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Digging into my 3 year old hugel

 
pollinator
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I have mentioned this hugel a few times before on the forums but by way of recap; these are built on a slight slope in heavy clay among redwoods in coastal Northern California. They are about 20' long, 3' wide, and started about 2' high. They are made primarily of semi rotty lumber that was laying around the place when I moved in along with some random firewood chunks I found on the edges of the yard and a layer of chips I got from free piles the road crews make. So primarily conifers in the mix and most of it pretty fresh.

We moved recently after our house sold to developers who want to tear it up and figure out how to get more tenants on the land, upside being they have a big project on their hands and haven't started yet. So when we made space for two new raised beds I headed back to the old house to harvest the dirt I had lovingly stewarded for 5 years in that old homes raised beds. While there I realised I should taste some of my fungal livestock from out of the hugels if possible.

By this time these hugels have largely sunk into the landscape, they are minor bumps under a foot high at this point. And without our care this year they were hosting a swath of tall grass that had gone fully to seed with a smattering of straggly brassica volunteers, still green but quite small.

Digging into them I found a few interesting things. First was that the layer of wood chips had become a mass of chips and clay-y soil held together by prominent mycelia. A really lovely substance. Second was that the natural chunks of wood were more decomposed in general than the lumber. There was some very well rotted lumber but also some that seemed nothing but a little dirtier, and all the natural chunks were well decomposed and fungally colonised. The final tidbit is that despite the soil surface being quite dry since its been a hot dry summer and no one has irrigated, the area down in the woody bits was quite moist and hosted vibrant mycelia, worms, roots, and other visible signs of life.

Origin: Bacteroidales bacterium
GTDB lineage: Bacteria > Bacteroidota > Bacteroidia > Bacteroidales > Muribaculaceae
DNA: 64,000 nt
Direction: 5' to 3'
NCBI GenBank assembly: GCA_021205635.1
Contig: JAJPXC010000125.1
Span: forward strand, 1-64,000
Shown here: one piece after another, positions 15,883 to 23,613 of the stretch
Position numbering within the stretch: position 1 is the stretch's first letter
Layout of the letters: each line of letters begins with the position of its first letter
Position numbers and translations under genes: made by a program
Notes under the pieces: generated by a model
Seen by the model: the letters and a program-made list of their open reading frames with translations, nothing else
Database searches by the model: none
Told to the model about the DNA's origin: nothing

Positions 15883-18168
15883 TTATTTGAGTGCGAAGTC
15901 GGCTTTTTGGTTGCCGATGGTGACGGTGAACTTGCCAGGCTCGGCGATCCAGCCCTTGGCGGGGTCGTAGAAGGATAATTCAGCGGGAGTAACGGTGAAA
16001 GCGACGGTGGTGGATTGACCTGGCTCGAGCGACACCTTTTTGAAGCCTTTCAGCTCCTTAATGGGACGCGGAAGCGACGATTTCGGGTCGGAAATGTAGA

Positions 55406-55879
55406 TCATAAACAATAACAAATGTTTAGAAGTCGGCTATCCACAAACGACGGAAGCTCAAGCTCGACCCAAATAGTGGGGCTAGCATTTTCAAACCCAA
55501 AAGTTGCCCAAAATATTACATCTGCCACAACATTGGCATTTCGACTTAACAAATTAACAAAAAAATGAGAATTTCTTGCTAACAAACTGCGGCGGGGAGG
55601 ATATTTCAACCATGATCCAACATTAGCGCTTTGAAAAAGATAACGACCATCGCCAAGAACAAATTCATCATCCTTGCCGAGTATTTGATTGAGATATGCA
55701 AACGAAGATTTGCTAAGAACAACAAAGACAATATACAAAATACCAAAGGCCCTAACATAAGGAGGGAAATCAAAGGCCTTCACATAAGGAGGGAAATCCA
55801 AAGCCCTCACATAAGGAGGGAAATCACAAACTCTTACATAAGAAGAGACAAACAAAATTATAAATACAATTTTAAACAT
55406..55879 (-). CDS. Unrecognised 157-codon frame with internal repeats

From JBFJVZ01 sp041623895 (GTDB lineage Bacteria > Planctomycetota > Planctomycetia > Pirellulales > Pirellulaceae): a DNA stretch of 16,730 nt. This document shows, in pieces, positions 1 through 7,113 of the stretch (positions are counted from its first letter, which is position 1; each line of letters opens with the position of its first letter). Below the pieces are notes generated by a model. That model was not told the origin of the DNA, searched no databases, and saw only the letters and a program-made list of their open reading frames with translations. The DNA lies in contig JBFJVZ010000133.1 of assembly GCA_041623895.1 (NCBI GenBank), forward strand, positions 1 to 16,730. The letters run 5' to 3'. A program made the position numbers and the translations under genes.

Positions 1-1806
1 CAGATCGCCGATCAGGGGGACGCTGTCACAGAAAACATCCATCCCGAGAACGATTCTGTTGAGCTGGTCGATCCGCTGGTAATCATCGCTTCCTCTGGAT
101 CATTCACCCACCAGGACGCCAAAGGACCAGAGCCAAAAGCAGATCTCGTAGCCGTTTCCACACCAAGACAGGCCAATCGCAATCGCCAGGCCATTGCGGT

TL;DR even a small hugel has visible water holding benefits, coniferous wood functions in a hugel,  wood chips can find a place in a hugel, and 3 irrigated years in there is still lots of Woody debris left to break down.

Sorry no pics, wasnt planning the exploration. Inspired my love of hugels to grow though, and I'm oh so happy to have some of my fungal friends in my new garden
 
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How old was the hugel? I saw 5 years  and 3 years in your thread.

I don't have much faith in a hugel in my region, yet i have a large one (5ft tall x 100ft). I was gonna give it 3 to 5 years to see what it does. If it is not productive, i figured i created some wonderful soil that could be relocated to other areas.

The crumblyness of the logs, is it such that it could be put into an annual garden bed or would it need more time?
 
s. lowe
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wayne fajkus wrote:How old was the hugel? I saw 5 years  and 3 years in your thread.

I don't have much faith in a hugel in my region, yet i have a large one (5ft tall x 100ft). I was gonna give it 3 to 5 years to see what it does. If it is not productive, i figured i created some wonderful soil that could be relocated to other areas.

The crumblyness of the logs, is it such that it could be put into an annual garden bed or would it need more time?



hugels were 3 years old, the dirt I was mainly there to harvest was out of regular raised beds and was 5 years from being a mix of purchased and collected potting soil.

I think hugels would be troublesome in a very dry climate unless you could irrigate them heavily for the first number of years. I like them a lot in our wet climate with heavy clay soils, the technique seems to do a good job of moderating the yearly water cycle, providing more drainage during the deluge of winter and holding on to more moisture during the rainless summers
 
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